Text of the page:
Depending on the complexity of the assignment statements within the UDF, you could try rewriting those so that they can be executed with generated C code instead of as SQL statements and won't be collected by the SQL monitor.  Reference the Stored Procedure Performance white paper for more details at: http://ibm.com/systems/power/software/i/db2/docs/whitepapers.html

    If that's not possible when you get to the 7.1 release, you could also look at using the SQL client registers to avoid having UDF statements collected by the monitor (http://iprodeveloper.com/database/auditing-and-tracking-strsql-usage).  In my test, I added this line to the beginning of the UDF

      CALL sysproc.wlm_set_client_info( NULL, NULL, NULL, NULL, 'MYFUNC');

    And then had my application issue this call  before running a query and then stared an SQL Monitor which only collected SQL statements with a program id client register value of MYSTMT.

      CALL sysproc.wlm_set_client_info( NULL, NULL, NULL, NULL, 'MYSTMT');

     

     

     

     

  • stiruvee
    stiruvee
    29 Posts

    Re: Last SQL Statement for job

    ‏2014-07-02T01:07:52Z  

    Another option might be to use the "active statements" filter on the SQL Plan Cache to identify resource hogging SQL statements.  With 7.1 release, all SQL statements should reside in the SQL Plan Cache.
     

    Depending on the complexity of the assignment statements within the UDF, you could try rewriting those so that they can be executed with generated C code instead of as SQL statements and won't be collected by the SQL monitor.  Reference the Stored Procedure Performance white paper for more details at: http://ibm.com/systems/power/software/i/db2/docs/whitepapers.html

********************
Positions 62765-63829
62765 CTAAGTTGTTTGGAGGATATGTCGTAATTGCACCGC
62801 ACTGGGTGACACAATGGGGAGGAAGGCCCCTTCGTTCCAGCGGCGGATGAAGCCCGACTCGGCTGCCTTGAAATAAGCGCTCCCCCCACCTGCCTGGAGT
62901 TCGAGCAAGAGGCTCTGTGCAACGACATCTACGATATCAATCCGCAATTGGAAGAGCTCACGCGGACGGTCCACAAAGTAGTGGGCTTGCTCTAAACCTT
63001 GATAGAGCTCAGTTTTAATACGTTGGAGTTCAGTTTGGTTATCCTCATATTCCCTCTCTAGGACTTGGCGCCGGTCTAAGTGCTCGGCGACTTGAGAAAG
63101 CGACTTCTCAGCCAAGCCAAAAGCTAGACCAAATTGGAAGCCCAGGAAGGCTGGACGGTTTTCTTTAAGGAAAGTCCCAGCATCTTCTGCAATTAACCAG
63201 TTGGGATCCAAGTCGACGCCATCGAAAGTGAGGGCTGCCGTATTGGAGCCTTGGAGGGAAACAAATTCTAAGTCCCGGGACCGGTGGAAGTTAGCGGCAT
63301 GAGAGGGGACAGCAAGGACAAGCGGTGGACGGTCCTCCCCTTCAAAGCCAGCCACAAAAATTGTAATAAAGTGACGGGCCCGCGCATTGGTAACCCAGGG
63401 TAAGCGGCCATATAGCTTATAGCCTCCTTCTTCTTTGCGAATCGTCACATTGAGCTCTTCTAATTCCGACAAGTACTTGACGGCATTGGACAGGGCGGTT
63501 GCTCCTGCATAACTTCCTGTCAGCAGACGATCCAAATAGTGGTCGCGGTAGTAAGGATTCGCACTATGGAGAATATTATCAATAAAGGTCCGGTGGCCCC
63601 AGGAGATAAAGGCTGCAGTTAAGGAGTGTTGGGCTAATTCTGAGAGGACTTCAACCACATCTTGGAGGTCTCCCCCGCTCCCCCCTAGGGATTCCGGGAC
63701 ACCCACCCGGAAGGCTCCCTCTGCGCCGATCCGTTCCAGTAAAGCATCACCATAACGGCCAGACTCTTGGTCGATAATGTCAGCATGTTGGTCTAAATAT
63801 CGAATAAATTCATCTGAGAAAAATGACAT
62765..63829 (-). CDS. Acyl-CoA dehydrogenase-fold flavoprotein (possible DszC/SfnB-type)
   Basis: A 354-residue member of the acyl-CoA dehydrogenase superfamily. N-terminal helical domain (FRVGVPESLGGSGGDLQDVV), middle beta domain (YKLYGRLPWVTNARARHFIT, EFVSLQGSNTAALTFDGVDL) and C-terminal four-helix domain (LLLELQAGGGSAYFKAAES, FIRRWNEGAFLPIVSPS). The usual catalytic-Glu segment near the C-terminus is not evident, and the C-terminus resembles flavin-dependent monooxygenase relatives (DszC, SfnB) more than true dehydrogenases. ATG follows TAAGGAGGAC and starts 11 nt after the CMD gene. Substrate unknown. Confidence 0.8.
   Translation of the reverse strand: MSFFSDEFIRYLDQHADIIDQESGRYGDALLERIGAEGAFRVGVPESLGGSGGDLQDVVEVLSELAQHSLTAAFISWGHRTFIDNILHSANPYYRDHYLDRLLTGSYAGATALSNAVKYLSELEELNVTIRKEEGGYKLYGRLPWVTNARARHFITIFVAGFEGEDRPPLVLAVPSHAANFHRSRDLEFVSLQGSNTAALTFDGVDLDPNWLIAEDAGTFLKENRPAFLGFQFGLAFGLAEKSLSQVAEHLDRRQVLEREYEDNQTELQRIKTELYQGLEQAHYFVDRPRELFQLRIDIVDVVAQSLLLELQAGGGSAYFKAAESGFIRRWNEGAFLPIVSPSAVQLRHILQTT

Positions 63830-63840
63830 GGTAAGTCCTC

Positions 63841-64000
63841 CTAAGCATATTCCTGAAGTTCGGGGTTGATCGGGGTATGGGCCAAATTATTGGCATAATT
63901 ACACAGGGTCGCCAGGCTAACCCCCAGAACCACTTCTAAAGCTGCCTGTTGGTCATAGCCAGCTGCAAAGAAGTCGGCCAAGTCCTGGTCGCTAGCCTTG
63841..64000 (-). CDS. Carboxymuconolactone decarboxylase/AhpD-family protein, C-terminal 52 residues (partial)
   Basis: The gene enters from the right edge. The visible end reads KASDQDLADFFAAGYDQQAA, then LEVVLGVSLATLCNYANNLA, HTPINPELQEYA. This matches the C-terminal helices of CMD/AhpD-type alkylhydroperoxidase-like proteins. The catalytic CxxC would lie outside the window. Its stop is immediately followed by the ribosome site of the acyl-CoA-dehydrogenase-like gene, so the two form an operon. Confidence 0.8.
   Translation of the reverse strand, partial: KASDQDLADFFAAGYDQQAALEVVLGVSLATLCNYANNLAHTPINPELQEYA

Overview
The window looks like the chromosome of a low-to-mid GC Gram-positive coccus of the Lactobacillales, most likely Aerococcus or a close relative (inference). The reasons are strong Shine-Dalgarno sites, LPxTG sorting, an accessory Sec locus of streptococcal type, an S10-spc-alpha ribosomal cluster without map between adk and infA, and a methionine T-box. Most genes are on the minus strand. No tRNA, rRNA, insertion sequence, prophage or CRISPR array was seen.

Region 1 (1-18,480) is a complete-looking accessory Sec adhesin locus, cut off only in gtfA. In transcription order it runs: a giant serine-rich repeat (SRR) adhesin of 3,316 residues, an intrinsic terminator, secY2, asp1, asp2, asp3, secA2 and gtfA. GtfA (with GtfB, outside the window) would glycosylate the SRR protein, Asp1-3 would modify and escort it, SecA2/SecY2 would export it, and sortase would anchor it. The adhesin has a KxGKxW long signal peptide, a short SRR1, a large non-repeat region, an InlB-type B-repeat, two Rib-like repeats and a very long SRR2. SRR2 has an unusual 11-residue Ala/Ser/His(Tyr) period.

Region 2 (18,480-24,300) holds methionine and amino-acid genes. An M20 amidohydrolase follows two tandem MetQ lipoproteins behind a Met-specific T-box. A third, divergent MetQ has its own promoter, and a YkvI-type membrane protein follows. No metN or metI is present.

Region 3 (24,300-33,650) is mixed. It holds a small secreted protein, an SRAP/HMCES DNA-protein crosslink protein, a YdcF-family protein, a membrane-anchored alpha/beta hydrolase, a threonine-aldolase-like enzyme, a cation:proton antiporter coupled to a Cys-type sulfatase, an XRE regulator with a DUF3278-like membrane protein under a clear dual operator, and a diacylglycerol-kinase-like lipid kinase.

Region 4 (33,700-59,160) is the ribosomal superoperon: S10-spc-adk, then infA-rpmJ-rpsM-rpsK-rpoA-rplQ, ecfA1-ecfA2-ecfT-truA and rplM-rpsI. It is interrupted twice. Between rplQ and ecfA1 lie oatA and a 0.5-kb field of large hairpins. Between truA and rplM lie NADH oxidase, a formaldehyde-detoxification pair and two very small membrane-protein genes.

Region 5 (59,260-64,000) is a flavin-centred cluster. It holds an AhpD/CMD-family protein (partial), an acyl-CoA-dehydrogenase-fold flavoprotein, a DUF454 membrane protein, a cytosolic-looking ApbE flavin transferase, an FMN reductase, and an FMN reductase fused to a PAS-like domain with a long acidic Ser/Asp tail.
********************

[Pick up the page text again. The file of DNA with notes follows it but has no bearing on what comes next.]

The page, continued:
If that's not possible when you get to the 7.1 release, you could also look at using the SQL client registers to avoid having UDF statements collected by the monitor (http://iprodeveloper.com/database/auditing-and-tracking-strsql-usage).  In my test, I added this line to the beginning of the UDF

      CALL sysproc.wlm_set_client_info( NULL, NULL, NULL, NULL, 'MYFUNC');

    And then had my application issue this call  before running a query and then stared an SQL Monitor which only collected SQL statements with a program id client register value of MYSTMT.

      CALL sysproc.wlm_set_client_info( NULL, NULL, NULL, NULL, 'MYSTMT');

     

     

     

     

    Thanks for the information. Will wait for 7.1 and see how it will work. Our user exits serve the purpose for now.  

     

    Satya...